Under Guideline H, Drug Involvement, the government may have security concerns about past or current illegal drug use since this can raise questions as to your judgment, trustworthiness, reliability, and integrity. Those possessing a security clearance are required to be responsible and reliable when it comes to their duties, and this responsibility is not limited to official activity during business hours. It extends to all personal conduct occurring off-duty hours as well. The government runs a tight ship when it comes to drug usage since drugs can alter your state of mind thereby impacting your judgment, or alternatively, may serve as a basis for coercion.
So, does this mean that if you have had any illegal involvement with drugs, you have no chance of obtaining or maintaining a security clearance? No, but you will have to mitigate the government’s concerns. This means proving that your previous drug usage will not impact the government’s ability to trust you, or that your current drug use was under such circumstances that it does not raise a concern (i.e., innocent ingestion).
While there are many different bases that can trigger Guideline H concerns, the most common is usage prior to obtaining a clearance—whether that is disclosed during the application process or whether it comes up years later after already receiving a clearance—such as when applying for a Top Secret Clearance, which includes a more extensive inquiry into your past and present conduct. In this respect, several key factors to whether this concern is significant enough to preclude you from obtaining a clearance or to cause your clearance to be revoked are:
- When the usage occurred and the duration of abstinence since the last usage;
- The frequency, duration, and context of use;
- How the government became aware of the usage (proactive affirmative disclosure, disclosure in anticipation of being caught, failing a drug test, etc.);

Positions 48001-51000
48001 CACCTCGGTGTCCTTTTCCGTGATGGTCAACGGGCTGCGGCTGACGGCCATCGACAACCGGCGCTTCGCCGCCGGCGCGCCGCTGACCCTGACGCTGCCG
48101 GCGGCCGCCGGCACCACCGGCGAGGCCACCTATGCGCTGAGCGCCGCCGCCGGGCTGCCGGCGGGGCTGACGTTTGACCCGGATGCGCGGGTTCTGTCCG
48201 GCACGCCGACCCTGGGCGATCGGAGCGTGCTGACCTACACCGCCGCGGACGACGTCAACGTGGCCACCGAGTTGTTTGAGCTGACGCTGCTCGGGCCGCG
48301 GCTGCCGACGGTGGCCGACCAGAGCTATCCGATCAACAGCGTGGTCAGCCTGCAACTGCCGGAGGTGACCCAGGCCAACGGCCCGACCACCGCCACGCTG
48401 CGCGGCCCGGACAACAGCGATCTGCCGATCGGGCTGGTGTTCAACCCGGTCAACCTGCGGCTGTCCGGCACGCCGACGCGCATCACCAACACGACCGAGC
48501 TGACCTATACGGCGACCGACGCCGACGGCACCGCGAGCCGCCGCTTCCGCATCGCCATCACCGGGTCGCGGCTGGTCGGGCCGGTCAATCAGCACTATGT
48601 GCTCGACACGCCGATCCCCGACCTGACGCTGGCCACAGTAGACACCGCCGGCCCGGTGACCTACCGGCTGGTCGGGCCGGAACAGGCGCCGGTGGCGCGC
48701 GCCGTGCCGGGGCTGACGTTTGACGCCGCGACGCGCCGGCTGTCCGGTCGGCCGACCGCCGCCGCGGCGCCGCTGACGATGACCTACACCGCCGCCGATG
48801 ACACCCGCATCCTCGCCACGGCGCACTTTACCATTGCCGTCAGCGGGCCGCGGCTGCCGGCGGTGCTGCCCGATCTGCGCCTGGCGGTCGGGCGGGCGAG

- Whether you voluntarily sought evaluation, counseling, or other treatment;
- Whether you possessed a clearance at the time of your use, and
- Whether you possess an intent to continue misusing any controlled or illegal substances.
Obviously, getting caught using drugs while possessing a clearance is the worst-case scenario, especially if you had an opportunity to self-report prior to getting caught. A close second, however, is the failure to disclose current or prior usage when asked, as this is clear evidence that the usage poses a risk that will be used to coerce or influence you to take actions contrary to our nation’s best interests. This highlights the government’s desire that you not hide your activities and instead are proactive and candid about any drug involvement you have had.
One common pitfall many clearance holders have fallen into recently, however, is using marijuana now that it is legal at the state level. While many states across the country have legalized medical and/or recreational marijuana usage, at the federal level, it is still criminal and is classified as a Schedule 1 drug. Many clearance holders are unaware of this distinction and engage in use that puts their clearance in jeopardy. Even if you aren’t smoking, a trip to a dispensary or investing in marijuana stocks could unknowingly jeopardize your security clearance.
There are many ways to show the government that you can be trusted and that your previous involvement with drugs is not indicative of your present overall character. Ultimately, knowing how to advocate for yourself should the government question your drug involvement can be the difference between maintaining your security clearance and losing your career. Considering the stakes, it is important to remain cognizant of your involvement with any sort of drug, legal or not, as it could end up significantly damaging your career.
As a Senior Associate at Tully Rinckey PLLC, Allison focuses her practice on all aspects of military and national security law. Allison provides security clearance representation on matters ranging from assisting clients in proactively disclosing information to avoid issues, completing applications, responding to Statements of Reason, and attending revocation hearings. She can be reached at email@example.com or at (716) 439-4700.